South Dakota’s two Senators also want to see the protesters moved off the land. But several other members of Congress have called for investigations of police brutality by the U.S. Justice Department and have urged the Obama administration to intervene to halt or reroute the pipeline and protect the rights of the tribal members and thousands of others who have come to Standing Rock to support the water defenders. 

The U.S.  Civil Rights Commission has issued a statement denouncing the “excessive use of force” by police at the site, noting that Native Americans are more apt to be killed by police than any other racial group. The Commission also called for environmental justice for the tribe, adding, “We call upon federal, state and local officials and law enforcement to work together to deescalate the situation and guarantee the safety of protesters to exercise their First Amendment Rights.”

Civil Rights Commission Chair Martin Castro added that the issue isn’t just the pipeline, but rather “it is about the entire relationship between the United States and sovereign Indian Nations, their rights, traditions and religious beliefs.”

President Obama has disappointed many by thus far refusing to take action to halt the pipeline construction or to protect the water protectors, as the activists call themselves.  But waiting for Donald Trump to take office seems an even bleaker option, since Trump own stock in the company that owns the Dakota Access Pipeline and its owner donated $100,000 to help elect Trump to the presidency, boasting to media that he is confident Trump will allow the pipeline construction to be completed.

Bobby Wallace from Barona has led caravans of relief supplies to Standing Rock. On Facebook, he posted gratitude to all who have donated supplies, money and prayers, adding that it “gives strength and hope to our brothers and sisters.” He adds, “You saw the abuse, felt the pain, but also felt the power of the good.”  On Tuesday night, demonstrators marched through the streets of San Diego in support of the Standing Rock people.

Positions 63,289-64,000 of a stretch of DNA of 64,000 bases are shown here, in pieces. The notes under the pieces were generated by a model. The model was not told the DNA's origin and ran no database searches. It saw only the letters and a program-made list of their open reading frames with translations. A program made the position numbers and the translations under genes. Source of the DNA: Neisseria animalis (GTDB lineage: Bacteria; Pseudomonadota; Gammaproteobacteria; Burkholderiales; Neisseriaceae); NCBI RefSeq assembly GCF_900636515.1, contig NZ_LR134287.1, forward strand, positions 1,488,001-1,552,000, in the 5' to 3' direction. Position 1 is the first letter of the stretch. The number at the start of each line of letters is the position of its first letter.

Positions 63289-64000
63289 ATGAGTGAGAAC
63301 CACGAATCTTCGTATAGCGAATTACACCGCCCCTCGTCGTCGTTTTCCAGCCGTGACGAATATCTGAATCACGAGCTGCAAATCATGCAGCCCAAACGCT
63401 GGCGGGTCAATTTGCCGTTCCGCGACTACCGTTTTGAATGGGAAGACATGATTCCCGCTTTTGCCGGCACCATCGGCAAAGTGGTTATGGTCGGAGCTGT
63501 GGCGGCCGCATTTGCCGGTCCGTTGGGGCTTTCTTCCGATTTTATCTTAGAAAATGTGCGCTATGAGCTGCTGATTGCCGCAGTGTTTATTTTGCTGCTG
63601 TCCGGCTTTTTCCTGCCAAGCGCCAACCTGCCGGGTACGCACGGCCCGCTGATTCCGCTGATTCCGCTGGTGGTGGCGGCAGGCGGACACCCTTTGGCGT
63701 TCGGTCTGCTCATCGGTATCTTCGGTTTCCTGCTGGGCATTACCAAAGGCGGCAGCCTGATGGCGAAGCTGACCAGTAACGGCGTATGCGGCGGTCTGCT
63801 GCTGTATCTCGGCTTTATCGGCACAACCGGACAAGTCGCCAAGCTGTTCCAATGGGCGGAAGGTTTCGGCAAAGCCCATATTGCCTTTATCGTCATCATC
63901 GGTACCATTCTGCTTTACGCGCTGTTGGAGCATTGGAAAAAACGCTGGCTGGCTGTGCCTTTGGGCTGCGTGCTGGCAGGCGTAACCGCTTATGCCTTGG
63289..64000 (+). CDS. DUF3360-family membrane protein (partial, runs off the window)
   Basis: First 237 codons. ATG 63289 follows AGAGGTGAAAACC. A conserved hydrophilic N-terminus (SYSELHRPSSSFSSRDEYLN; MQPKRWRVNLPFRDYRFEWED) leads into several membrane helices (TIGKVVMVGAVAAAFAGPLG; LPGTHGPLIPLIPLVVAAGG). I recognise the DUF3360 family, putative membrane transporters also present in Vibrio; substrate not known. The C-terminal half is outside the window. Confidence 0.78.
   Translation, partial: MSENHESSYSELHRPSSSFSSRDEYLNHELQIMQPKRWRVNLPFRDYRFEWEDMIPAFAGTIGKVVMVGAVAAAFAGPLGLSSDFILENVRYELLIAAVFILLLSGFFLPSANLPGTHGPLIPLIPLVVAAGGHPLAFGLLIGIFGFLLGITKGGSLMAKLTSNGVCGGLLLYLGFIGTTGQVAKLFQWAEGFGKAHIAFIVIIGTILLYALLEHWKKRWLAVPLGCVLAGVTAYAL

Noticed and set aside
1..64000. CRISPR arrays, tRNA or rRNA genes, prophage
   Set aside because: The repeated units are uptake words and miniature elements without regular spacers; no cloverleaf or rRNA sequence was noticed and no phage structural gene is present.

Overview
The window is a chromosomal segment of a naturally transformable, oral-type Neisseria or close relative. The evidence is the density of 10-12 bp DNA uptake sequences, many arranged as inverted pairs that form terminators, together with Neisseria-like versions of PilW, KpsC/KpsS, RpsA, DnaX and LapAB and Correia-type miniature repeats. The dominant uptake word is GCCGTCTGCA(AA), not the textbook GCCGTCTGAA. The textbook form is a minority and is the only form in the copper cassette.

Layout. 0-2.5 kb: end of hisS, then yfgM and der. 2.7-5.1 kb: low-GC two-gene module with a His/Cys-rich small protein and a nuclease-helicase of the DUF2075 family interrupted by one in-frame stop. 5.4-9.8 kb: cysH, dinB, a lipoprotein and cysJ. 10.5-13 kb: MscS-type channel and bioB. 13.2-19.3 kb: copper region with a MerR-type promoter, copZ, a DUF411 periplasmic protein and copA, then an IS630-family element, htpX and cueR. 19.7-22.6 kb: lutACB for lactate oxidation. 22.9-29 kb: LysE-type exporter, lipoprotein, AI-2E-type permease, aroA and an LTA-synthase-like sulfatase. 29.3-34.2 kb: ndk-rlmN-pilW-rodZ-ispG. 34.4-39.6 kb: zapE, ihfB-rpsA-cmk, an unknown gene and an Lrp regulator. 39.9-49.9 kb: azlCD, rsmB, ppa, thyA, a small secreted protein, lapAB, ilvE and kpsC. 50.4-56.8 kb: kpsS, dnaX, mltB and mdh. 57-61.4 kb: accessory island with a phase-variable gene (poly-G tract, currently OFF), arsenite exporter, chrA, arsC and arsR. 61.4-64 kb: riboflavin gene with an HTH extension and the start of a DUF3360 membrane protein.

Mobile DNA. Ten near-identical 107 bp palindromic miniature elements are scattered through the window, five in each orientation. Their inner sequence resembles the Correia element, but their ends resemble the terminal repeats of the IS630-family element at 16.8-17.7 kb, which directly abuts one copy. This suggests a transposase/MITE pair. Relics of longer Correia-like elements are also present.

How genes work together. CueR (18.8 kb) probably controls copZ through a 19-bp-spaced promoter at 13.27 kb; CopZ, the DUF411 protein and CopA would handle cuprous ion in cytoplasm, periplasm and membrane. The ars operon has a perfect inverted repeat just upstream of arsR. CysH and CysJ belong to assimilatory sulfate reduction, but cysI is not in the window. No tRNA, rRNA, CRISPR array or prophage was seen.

Standing Rock Sioux tribal leader Dave Archambault is adamant that the tribe won’t back down.  In a letter to Colonel Henderson at the Army Corps of Engineers, he wrote, “This decision, coming on the heels of the Thanksgiving holiday, is not only disrespectful, but continues the cycle of racism and oppression on our people and our lands throughout history.  We ask that the Corps of Engineers reconsider this decision.”

Archambault accuses Colonel Henderson of an “irresponsible threat” that could further empower the militarized police force that has been “brutalizing and terrorizing our water protectors while imposing the blame and risk on unarmed people.”

The tribal leader made clear that he will not seek to end the protests.  “I recognize and respect their rights under the Constitution of the United States to peaceably assemble in prayerful protest against the cultural and environmental atrocity that is the Dakota Access Pipeline,” he concludes. “I would not use my authority, which is based on the consent of my citizens, to curtail their human and constitutional rights.”